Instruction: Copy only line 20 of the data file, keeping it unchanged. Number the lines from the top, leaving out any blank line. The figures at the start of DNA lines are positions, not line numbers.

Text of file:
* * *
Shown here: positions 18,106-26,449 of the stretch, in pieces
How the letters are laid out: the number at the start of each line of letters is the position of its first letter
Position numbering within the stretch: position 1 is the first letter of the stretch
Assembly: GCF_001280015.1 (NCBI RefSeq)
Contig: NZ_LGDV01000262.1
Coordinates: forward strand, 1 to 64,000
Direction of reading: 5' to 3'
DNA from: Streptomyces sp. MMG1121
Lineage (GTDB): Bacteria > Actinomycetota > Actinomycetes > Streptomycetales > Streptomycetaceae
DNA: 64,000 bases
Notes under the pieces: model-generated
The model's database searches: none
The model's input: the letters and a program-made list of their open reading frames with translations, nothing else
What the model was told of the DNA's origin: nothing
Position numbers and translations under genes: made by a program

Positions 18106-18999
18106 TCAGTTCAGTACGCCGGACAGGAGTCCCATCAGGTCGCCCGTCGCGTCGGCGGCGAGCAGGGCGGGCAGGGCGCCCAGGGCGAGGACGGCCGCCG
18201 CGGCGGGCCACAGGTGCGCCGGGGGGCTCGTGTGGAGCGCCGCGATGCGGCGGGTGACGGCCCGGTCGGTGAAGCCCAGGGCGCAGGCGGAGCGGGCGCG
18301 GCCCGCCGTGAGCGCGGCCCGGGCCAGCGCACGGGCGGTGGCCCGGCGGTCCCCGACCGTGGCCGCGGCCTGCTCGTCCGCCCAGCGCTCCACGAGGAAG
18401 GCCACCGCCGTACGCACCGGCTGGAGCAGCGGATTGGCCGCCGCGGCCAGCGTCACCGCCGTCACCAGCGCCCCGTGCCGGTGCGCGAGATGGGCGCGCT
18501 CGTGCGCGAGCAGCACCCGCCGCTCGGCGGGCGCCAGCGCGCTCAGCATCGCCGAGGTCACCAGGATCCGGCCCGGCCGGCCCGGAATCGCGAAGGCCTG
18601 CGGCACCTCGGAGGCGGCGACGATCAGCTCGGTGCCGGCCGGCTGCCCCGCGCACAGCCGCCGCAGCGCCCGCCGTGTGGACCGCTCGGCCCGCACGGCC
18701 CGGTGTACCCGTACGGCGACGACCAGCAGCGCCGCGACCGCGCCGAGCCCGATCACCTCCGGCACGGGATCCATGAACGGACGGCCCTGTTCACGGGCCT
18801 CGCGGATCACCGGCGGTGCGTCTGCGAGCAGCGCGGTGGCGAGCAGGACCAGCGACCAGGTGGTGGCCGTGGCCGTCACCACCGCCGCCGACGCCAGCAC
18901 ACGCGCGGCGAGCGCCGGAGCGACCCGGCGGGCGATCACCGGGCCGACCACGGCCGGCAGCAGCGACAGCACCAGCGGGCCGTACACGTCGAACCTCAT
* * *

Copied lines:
18401 GCCACCGCCGTACGCACCGGCTGGAGCAGCGGATTGGCCGCCGCGGCCAGCGTCACCGCCGTCACCAGCGCCCCGTGCCGGTGCGCGAGATGGGCGCGCT